St. Lucy & Eye Care through the Ages December 14th

Medieval Cataract Surgery – calling couching.

So, yesterday, you, being someone worried about your eyes, might have sought out an altar dedicated to St Lucy, the patron saint of eye health. (see December 13th’s Post on St Lucy) Although you may be disappointed that there has been no miraculous cure, you might have been encouraged to do something about it. So that’s what this post is about.

Cataract operations have been carried out since 800 BC using a method called ‘couching’.

The practitioner would sit facing the patient and pass a long needle through the cornea to impale the lens. “He would then forcibly dislodge the lens — rupturing the zonules — and push it into the vitreous cavity, where it would hopefully float to the bottom of the eye and out of the visual axis.”

Evolution of Cataract Surgery.

This was a last resort when the cataract was opaque and the patients nearly blind. It would mean they would need very thick lenses to see well again but, crude as it seems, it worked. But the operation, without anaesthetics must have been a considerable ordeal, and the recovery (still required today for those suffering from a displaced retina) means that the patient has to lie on their back for a week with supports on either side of the head to prevent movement. Of course, there was also a serious risk of infection, so prophylactic visit to a chapel of St Lucy would be called for.

The modern system was established in the 1940s and offers a great solution in 15 minutes surgery. Currently, the NHS has been having trouble dealing with all the cases required, and, before COVID-19, there was some talk about cataracts being, in practice, not readily available on the NHS. The average waiting time is approximately 10 months, and ranges from 10 weeks to nearly 2 years depending upon your postcode.

Pink Eye

The Perpetual Calendar of Folklore by Charles Kightly has dug up some other folk cures of interest.

For the redness of eyes, or bloodshot. Take red wine, rosewater, and women’s milk, and mingle all these together: and put a piece of wheaten bread leavened, as much as will cover the eye, and lay it in the mixture. When you go to bed, lay the bread upon your eyes calmer and it will help them.

Fairfax Household book, 17th/ 18th century.

There are many household books still, in existence, which show that much of medical practice was carried out in the home, and that men and women, more often women, actively not only collected useful recipes and cures, but also tested them out and improved them.

As a matter of curiosity, there is a very important document found at the Roman Fort of Vindolanda which lists the troops of the Cohort in occupation, which notes that of the garrison of 750, 474 are absent with 276 in the fort of which 38 are sick, 10 with ‘pink eye’, probably conjunctivitis

Prevention is better than cure

Things hurtful to the eyes. Garlic, onions, radish, drunkenness, lechery, sweet wines, salt meats, coleworts, dust, smoke and reading presently after supper.

Good for the eyes. fennel, celandine, eyebright, vervain, roses, cloves and cold water.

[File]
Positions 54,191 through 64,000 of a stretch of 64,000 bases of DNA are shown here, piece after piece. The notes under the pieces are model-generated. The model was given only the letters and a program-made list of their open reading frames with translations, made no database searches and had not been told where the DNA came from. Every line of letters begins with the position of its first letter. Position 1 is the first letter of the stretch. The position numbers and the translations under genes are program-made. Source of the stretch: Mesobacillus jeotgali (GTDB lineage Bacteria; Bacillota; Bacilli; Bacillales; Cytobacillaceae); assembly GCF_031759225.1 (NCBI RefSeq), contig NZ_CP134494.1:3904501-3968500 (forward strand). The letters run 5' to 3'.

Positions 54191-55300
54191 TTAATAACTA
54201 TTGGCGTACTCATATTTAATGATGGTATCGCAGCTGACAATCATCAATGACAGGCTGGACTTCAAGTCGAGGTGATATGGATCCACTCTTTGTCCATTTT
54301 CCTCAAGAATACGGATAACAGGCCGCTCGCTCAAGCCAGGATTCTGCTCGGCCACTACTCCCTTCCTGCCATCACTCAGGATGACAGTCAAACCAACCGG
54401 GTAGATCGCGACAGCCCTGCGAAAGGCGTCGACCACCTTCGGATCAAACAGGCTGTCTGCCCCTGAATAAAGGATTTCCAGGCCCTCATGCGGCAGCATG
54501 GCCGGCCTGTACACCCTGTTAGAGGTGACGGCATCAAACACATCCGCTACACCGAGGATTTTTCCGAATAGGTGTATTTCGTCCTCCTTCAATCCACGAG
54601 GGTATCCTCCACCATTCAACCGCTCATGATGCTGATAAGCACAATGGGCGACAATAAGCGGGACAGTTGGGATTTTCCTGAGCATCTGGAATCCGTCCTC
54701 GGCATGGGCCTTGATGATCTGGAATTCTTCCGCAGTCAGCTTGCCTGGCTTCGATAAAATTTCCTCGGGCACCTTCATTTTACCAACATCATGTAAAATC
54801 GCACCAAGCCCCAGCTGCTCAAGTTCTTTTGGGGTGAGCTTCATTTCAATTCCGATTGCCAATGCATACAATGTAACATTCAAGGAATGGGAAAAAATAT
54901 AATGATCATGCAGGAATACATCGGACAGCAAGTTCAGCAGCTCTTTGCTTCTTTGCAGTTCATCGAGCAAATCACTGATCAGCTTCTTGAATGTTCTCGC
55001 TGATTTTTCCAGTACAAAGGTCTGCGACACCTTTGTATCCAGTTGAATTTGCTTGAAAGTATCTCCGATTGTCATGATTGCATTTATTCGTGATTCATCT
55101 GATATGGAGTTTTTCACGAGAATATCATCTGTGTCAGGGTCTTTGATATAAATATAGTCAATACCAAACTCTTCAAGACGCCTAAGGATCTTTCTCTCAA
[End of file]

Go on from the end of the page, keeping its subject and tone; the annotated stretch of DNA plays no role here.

Whites Almanack 1627

Looking through Samuel Pepys’s eye

You will note, above, that it was considered bad for the eyes to read in low light. It is a myth and not true. Samuel Pepys was continually worried about his reading and writing habits ruining his eyesight. This is an extract from the poignant last entry in his famous diary:

And thus ends all that I doubt I should ever be able to do with my own eyes in the keeping of my journal, I being not able to do it any longer, having done now so long as to undo my eyes almost every time that I take a pen in my hand; and therefore, whatever comes of it, I must forbear: and therefore resolve from this time forward to have it kept by my people in long-hand. I must be consented to sit down no more than is fit for them and all the world to know; or, if they be anything, which cannot be much now my amores are past and my eyes hindering me almost all other pleasures. I must endeavour to keep a margin in my book open, to add, here and there, a note in shorthand with my own hand.

Samuel Pepys Diary, May 31st

The sad thing is that Pepys had another 38 years before he went blind, and what glorious diary entries have we missed because of his false fears of the effect of eye strain.

St Lucy

There are only two churches in the UK dedicated to St Lucy or St Lucia. One run by the National Trust in Upton Magna, Shropshire, but there must have been a few chapels in Cathedrals and Abbeys dedicated to her.

Yesterday, I mentioned that the Swedish Church in London (6 Harcourt Street. W1H 4AG) has services at St Pauls to celebrate St Lucia’s day but, in 2022, it was at the Westminster Cathedral. This is the Catholic Cathedral, working with a Lutheran Church. It was back in St Pauls for 2023.

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One Reply to “St. Lucy & Eye Care through the Ages December 14th”

  1. I read that shepherds used to operate their sheep who suffered from cataract…
    I personally don’t like bright light, so I’m happy to learn that it’s not a problem to read with a dim light!

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